Greases and oils are primarily used for lubrication. Grease is notably thicker than oils, which also come in different viscosities. In watchmaking, as one moves away from the mainspring barrel and closer to the balance wheel, lubrication becomes more fluid. It starts with grease and ends with the thinnest oils.

Grease is sometimes used as a protective layer to prevent oxidation, for example, on a lathe.

Adhesive and abrasive pastes, on the other hand, are mainly used for polishing. It can also involve what might paradoxically be called “matte polishing.” The Diamantine abrasive paste, used for achieving the highest quality of polishing known as black polish, often consists of diamond powder mixed with olive oil.

In the past, watchmakers took advantage of the winter cold. They placed their oil bottles outside, to separate the liquid inside into thicker and thinner oils.


Greases are paste-like lubricants that consist of mineral oils, synthetic oils and thickeners. Greases may also contain additives and solid lubricants. Greases are used on the steel-steel friction points in movements.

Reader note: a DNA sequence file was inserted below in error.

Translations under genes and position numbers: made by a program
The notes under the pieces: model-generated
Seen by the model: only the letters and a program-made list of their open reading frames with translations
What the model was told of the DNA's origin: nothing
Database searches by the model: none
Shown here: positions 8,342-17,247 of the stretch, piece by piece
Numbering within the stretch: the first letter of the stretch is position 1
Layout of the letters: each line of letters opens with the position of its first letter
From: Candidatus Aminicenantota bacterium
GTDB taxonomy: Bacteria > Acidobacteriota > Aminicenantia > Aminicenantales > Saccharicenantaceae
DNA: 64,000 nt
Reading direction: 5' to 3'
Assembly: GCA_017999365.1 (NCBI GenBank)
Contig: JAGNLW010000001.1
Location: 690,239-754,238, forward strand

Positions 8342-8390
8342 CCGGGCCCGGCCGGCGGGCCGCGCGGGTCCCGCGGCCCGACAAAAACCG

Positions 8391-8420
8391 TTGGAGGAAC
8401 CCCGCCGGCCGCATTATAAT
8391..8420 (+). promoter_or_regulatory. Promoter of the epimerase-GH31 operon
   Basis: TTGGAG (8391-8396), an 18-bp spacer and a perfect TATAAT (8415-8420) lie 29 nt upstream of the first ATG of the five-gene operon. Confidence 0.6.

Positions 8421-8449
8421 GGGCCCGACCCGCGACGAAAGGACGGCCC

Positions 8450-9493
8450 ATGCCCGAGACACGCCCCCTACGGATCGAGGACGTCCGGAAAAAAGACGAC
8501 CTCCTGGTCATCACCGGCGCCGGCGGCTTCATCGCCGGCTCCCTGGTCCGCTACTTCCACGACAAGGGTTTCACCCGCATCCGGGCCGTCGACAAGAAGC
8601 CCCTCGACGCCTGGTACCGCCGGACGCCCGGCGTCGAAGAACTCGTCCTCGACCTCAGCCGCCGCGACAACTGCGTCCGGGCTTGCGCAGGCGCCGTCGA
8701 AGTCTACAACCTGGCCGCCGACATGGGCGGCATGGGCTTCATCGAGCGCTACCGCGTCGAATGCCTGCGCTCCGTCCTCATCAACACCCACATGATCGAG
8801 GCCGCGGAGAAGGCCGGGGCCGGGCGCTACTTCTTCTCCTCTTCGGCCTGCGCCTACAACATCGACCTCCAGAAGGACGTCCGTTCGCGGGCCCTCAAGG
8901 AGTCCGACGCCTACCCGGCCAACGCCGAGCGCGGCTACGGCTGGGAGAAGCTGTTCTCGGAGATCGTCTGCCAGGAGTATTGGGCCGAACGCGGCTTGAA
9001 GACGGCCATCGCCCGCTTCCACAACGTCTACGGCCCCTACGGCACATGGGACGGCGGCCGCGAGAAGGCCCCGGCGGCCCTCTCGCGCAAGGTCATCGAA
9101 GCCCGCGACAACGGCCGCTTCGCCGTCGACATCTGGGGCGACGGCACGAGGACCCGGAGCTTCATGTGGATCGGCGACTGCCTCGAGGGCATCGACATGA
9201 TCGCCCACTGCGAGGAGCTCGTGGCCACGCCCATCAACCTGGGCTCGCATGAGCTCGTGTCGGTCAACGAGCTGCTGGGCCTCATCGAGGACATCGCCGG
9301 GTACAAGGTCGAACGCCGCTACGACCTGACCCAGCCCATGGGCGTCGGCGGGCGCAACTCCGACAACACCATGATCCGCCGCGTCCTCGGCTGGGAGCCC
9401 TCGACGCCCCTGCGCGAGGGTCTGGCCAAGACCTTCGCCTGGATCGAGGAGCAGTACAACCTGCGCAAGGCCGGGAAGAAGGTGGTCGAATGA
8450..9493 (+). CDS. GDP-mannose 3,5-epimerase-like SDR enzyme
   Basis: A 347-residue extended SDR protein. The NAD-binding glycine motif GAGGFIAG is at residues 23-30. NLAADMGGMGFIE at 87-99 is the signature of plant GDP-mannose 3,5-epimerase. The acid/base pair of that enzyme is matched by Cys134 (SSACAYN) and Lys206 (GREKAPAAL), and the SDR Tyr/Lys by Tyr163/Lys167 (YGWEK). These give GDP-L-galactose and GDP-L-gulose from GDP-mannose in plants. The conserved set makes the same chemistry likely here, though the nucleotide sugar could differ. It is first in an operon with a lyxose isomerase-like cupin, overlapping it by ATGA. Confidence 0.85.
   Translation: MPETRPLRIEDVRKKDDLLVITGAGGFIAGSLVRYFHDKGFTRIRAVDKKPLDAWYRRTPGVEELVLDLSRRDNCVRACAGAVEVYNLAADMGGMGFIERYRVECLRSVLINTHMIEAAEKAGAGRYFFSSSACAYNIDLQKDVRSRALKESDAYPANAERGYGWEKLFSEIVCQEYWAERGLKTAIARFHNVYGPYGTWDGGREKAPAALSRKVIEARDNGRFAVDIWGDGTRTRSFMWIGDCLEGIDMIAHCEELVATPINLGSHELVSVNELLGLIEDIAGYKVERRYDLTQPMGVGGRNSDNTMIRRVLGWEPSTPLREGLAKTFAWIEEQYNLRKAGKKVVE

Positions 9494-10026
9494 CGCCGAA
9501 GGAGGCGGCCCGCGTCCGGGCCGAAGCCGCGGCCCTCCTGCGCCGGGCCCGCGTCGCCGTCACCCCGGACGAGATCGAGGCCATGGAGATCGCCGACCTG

Oils reduce friction between moving parts. In watchmaking, the rubies from the wheels and pinions are oiled. Oils are important in watches because they allow the parts to function properly, reduce operating losses and reduce wear.


Polishing any surface requires the use of an abrasive material that is intended to machine and transform a surface. The material in question is a powder mixed with a thinner which together create polishing pastes.


Diamantine is the hardest of all polishing pastes. It is also usually used for the finest polishes. In watchmaking, these are called “blocked polish” or “black polish”.